Boyd risked his life (as did Phillip Dutton) to save the horses. He says, “About 150 firemen were standing around, watching the barn burn. It was a bit of a surreal experience. I felt helpless; I had to do something.” Although the fire chief told Boyd he couldn’t go in, fearing the roof was in danger of imminent collapse, Boyd “bolted in. I had no idea where I was, where I was going. I didn’t go in after Neville; I just went in. I heard a horse gurgling, groaning. He was quivering in a corner.”
It was Neville. Boyd grabbed him by his cribbing collar. As he attempted to pull him out, “Phillip appeared like a ghost out of nowhere. He pushed from behind as I pulled in front.”
The cribbing that almost caused Boyd to pass Neville by was now the saving grace that allowed his rescue. And Boyd had saved Neville’s life for the second time.
Boyd has thought long and hard about the firemen standing around while the horses died. He realizes that they have “a different mindset. They don’t see horses as part of the family. They’re trained to save human lives, and if there are no human lives to save, they are not going to risk their lives. There was a huge concern that the building was about to fall, so they weren’t going in.”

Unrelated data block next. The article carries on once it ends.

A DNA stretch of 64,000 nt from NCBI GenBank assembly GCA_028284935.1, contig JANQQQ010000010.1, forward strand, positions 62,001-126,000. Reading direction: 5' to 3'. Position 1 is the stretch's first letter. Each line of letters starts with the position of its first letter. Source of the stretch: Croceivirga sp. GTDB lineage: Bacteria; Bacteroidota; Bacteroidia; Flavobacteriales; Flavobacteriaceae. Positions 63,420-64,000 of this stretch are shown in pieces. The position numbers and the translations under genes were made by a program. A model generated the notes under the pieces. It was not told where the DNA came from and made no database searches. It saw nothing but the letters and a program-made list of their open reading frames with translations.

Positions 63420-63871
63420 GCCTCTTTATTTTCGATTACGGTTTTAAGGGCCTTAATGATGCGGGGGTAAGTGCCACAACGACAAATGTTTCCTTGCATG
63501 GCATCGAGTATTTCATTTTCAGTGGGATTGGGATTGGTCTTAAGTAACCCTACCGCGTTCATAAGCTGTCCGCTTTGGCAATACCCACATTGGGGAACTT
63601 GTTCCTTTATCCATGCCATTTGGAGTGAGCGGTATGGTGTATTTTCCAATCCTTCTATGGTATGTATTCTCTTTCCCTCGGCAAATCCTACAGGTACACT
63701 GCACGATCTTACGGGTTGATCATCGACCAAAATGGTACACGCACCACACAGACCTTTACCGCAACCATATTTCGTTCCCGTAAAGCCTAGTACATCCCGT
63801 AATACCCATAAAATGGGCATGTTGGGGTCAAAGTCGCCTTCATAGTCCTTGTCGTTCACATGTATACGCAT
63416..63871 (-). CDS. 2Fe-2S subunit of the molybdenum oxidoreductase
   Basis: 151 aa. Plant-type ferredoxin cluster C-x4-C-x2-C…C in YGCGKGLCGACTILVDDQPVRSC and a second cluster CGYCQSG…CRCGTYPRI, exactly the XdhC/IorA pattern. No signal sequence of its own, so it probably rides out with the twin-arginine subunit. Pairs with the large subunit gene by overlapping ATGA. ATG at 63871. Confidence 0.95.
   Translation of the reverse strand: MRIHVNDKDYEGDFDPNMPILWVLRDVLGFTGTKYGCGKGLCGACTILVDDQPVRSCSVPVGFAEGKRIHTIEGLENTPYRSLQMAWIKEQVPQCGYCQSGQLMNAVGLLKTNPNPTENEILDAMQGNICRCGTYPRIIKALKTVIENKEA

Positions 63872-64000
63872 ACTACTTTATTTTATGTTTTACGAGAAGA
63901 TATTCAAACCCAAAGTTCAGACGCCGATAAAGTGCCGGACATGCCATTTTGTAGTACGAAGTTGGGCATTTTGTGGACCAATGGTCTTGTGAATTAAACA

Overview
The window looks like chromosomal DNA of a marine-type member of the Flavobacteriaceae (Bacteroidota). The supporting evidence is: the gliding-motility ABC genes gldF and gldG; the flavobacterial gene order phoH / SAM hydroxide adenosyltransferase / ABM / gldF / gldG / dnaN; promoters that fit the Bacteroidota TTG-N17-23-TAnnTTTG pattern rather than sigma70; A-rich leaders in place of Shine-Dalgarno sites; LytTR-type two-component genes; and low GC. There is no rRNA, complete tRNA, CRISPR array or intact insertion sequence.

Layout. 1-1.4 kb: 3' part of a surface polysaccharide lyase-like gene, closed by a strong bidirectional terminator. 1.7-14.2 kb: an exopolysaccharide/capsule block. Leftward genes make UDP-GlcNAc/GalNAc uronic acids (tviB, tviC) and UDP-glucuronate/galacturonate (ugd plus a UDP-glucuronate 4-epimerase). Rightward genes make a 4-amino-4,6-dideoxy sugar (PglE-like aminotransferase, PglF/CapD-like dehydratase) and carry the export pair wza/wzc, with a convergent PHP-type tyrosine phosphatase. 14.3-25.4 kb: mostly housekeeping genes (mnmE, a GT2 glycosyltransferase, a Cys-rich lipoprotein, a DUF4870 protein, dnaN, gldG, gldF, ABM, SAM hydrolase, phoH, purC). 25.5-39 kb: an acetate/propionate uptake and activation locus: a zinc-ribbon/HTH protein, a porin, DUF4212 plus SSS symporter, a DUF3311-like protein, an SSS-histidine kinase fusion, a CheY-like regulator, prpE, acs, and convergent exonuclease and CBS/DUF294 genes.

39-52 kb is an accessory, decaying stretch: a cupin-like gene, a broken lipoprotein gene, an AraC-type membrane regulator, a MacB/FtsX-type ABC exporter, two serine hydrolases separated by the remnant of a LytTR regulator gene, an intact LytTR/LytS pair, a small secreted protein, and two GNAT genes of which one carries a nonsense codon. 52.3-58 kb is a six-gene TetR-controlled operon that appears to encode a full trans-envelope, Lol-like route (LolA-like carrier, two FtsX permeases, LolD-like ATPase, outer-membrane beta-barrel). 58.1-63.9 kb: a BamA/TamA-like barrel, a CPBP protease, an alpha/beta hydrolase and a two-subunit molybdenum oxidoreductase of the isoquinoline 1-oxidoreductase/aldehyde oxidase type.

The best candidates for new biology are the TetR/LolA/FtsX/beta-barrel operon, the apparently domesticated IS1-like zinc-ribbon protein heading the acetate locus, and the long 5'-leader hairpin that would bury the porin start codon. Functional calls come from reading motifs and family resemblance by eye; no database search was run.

Neville went straight down the road to New Bolton. The “blood work” was disastrous. Basically, Neville should be dead. “It was devastating, the equivalent of a horse about to die. He had horrible smoke inhalation, and burns on his skin, burns through his windpipe and esophagus.” No one knew if he would survive.
Yet Neville was standing in the stall, eating his hay. The horse the vets were looking at didn’t match the blood work, The vets didn’t know how to approach him, what to do. They had never confronted anything like this. Any horse this badly burned would be dead.
The veterinarians were forced to consult human burn centers at hospitals to compare injuries and determine a course of treatment.
Despite his life-threatening injuries, Neville’s recovery followed a course that was nothing short of miraculous. He seemed to know he would be just fine. “He had a good look in his eye, and he never went off his feed.”